Invasive duck species ruffles feathers in Metairie
NEW ORLEANS (WVUE) - Many residents in Metairie are fed up with the amount of Muscovy ducks in the Pontchartrain Shores neighborhood and want to see them removed.
“They’re just aggravating you know,” said resident Charlie Cervini. “One day I come home and they had mess all over. I had to get out here and it took me half a day to clean it up.”
Cervini said that’s just half of it.
“A lady over there said there was one on her roof and on her car,” he says.
The population of these Muscovy ducks is growing and has been for several years.
“You see two over there, the next thing you know you see 15 babies in a few days,” he says.
Like Cervini, other residents are done with the ducks and are asking Jefferson Parish officials to step in and remove them.
“We’re talking hundreds of ducks. Ducks on lawns. A third of a pound of droppings per duck,” said councilwoman Jennifer Van Vrancken. “It’s a bad scenario for the health of our community. That’s what we’re trying to address. It’s not anything other than the health and safety of our residents and they’re asking for our help.”
Van Vrancken said under state and federal law, the Muscovy duck is considered invasive to Louisiana, but it’s also a protected species.
According to the U.S. Fish and Wildlife Service, the federal control order on Muscovy ducks prohibits, in most cases, the possession of Muscovy ducks.
“The intent of this regulation is to limit production and releases of Muscovy ducks in locations in which the species is not native. This effort is in keeping with the Service’s other actions to reduce the spread of introduced species that compete with native species or harm habitats that they use. The control order does not allow the ducks to be retained for personal use or released in any other location or the wild. They may not be given to someone to release or hold in captivity. Additionally, Muscovy ducks also are subject to control efforts that the State of Louisiana deems necessary, as outlined by the information provided by LDWF.” -- U.S. Fish and Wildlife Service specialist
“You cannot relocate these ducks,” said Van Vrancken. “We don’t want them to spread to other areas where they’re not supposed to be. The only thing that can be done unfortunately is humane euthanization.”
But not everyone is happy with that solution. Some residents want to see the ducks removed but thriving somewhere else.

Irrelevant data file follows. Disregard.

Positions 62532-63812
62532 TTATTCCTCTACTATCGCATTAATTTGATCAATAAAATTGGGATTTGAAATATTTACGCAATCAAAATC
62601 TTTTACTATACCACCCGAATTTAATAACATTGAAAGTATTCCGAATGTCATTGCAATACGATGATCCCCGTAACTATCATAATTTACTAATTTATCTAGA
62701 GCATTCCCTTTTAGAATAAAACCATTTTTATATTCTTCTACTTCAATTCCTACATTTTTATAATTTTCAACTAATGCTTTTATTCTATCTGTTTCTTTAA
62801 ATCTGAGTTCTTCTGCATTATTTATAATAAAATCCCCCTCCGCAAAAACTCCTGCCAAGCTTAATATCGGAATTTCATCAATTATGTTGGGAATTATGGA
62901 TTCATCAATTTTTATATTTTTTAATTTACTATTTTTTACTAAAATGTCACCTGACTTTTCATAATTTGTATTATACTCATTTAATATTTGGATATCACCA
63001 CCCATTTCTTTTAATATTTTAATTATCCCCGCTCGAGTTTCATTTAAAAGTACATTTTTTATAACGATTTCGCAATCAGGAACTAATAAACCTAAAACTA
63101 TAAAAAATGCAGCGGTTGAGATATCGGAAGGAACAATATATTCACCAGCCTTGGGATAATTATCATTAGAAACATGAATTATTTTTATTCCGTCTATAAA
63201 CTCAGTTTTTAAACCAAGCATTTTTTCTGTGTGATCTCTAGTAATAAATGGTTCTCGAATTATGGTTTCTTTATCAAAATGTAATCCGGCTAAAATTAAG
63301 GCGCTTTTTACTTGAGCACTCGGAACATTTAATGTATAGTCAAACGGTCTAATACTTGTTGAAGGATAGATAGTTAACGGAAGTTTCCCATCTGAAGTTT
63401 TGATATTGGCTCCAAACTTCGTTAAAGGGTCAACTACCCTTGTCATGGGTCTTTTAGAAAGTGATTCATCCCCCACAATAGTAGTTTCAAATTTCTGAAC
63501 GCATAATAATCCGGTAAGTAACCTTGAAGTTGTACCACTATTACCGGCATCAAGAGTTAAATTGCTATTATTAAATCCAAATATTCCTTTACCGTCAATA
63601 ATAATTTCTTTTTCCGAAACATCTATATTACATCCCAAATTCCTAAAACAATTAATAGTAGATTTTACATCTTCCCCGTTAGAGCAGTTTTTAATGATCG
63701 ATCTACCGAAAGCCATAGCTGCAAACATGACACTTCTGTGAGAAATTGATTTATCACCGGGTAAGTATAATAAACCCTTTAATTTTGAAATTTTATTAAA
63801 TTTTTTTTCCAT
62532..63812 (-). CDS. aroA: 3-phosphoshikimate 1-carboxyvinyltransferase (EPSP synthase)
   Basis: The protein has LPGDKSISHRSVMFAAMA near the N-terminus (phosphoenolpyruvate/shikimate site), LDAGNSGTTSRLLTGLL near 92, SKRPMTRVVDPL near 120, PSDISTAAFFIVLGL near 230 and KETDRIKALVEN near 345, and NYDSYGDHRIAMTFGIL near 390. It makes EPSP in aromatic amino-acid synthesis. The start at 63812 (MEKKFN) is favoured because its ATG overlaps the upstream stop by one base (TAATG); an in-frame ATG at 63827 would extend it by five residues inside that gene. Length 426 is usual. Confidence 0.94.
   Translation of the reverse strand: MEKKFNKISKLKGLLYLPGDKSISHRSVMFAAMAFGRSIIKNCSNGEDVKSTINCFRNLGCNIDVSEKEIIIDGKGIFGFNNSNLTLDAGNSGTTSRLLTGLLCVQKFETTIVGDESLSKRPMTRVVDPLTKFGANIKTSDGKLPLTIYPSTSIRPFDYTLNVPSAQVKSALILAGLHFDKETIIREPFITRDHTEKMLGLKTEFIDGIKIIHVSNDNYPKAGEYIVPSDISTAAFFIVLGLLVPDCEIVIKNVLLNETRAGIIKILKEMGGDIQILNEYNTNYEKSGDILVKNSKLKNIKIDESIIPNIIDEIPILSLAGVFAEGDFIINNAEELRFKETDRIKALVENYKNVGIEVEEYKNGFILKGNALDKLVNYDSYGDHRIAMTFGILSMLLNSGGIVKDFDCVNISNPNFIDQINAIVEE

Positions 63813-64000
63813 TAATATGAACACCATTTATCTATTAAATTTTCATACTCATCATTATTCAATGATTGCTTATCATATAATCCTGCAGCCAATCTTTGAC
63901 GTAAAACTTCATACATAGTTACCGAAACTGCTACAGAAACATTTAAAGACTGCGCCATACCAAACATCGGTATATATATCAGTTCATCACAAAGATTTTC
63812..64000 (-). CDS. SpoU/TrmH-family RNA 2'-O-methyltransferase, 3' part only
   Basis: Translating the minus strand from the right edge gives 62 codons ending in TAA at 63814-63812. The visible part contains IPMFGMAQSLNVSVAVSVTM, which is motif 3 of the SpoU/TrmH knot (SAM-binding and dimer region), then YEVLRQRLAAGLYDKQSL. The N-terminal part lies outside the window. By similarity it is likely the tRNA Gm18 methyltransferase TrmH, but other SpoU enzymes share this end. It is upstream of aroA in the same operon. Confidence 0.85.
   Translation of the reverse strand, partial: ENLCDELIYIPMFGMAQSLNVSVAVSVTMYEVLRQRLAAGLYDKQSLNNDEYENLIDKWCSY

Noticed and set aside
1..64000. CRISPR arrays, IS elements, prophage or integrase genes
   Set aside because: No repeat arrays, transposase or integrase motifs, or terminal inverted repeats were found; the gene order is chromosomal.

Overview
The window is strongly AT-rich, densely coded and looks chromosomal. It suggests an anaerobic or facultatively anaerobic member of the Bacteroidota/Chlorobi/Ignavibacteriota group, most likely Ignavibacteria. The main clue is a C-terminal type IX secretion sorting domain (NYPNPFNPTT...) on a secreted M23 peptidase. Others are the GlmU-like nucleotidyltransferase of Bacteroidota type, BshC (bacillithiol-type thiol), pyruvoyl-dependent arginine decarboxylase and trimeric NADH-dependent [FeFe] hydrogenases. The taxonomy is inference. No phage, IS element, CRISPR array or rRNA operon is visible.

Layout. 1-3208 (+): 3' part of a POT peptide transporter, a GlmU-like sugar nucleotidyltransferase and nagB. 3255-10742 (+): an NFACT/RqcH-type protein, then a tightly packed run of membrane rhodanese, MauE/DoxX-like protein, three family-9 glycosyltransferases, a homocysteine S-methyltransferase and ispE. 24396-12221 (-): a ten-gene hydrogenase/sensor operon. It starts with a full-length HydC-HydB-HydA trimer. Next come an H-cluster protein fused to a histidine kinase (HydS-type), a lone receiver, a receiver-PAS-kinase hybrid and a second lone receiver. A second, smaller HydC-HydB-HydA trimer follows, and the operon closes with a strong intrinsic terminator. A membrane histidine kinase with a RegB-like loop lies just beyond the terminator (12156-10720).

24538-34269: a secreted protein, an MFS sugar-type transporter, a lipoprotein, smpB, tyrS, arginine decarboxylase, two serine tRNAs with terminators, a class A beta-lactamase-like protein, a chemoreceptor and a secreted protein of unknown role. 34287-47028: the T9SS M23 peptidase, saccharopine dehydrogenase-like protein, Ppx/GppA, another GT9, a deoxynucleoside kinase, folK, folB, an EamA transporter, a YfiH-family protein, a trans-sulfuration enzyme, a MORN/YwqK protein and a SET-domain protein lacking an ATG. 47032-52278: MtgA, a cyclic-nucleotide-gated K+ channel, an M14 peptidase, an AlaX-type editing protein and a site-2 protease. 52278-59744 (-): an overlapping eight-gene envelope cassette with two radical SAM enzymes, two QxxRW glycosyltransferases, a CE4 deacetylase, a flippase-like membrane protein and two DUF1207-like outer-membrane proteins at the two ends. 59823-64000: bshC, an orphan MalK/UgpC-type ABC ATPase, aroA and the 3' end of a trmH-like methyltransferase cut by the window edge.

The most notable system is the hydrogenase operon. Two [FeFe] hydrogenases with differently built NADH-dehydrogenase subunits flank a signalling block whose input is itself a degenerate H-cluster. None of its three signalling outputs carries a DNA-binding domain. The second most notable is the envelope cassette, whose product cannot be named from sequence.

“I mean I wouldn’t want to see anything bad happen to them but they need to be put somewhere by the lakefront or a park somewhere. Get them out the subdivision you know,” said Cervini.
The Jefferson Parish Council and the Pontchartrain Shores Civic Association have been working together on the issue.
“And we checked again with state and federal officials, ’is there any other option where we can relocate these ducks? Can they go to private property in a fenced area? Any other option?’ I have consistently gotten back from state and federal officials— ‘no. There is not another option for this variety of ducks,’” said Van Vrancken.
Wildlife officials said this specific species of ducks may seem harmless, but they’re actually a bad situation locally.
“They’re nonnative. They cause damage to the environment, some of them human health problems, and some of them cause issues to other wildlife,” said Jim LaCour, state wildlife veterinarian for the Louisiana Department of Wildlife and Fisheries.
LaCour said the Muscovy duck is recognized federally through the Migratory Bird Treaty Act as a protected species only because it is indigenous to two counties in Texas.
“We as a state agency have minimal involvement in that. It’s really a federal law and was put in place because it is considered a migratory bird in a very small portion of the country,” he said.
While removal of the ducks hasn’t happened just yet, Van Vrancken said she has gotten some calls referring to a decrease in the number of ducks seen in Pontchartrain Shores.
“I don’t know if someone is removing them or moving them somewhere else without proper authority,” she said, but trapping of any kind has not started. “In fact, this has to go to the Civic Association. This would be if the Civic Association decides they can hire a trapper and move forward. To my knowledge, there has not been a trapper working on this but we have noticed the duck population is decreasing.”
She said the parish has pledged up to $50,000 in reimbursable public funds to help hire a licensed trapper, but the Pontchartrain Shores Civic Association has the final say. The association is expected to meet next month to discuss how to move forward and make a decision on whether or not to hire a trapper to remove the ducks.
“I will respect their decision whatever it is,” said Van Vrancken. “We’re just trying to figure out how do we help our residents who have really said this is a threat to our health, welfare, and quality of life.”
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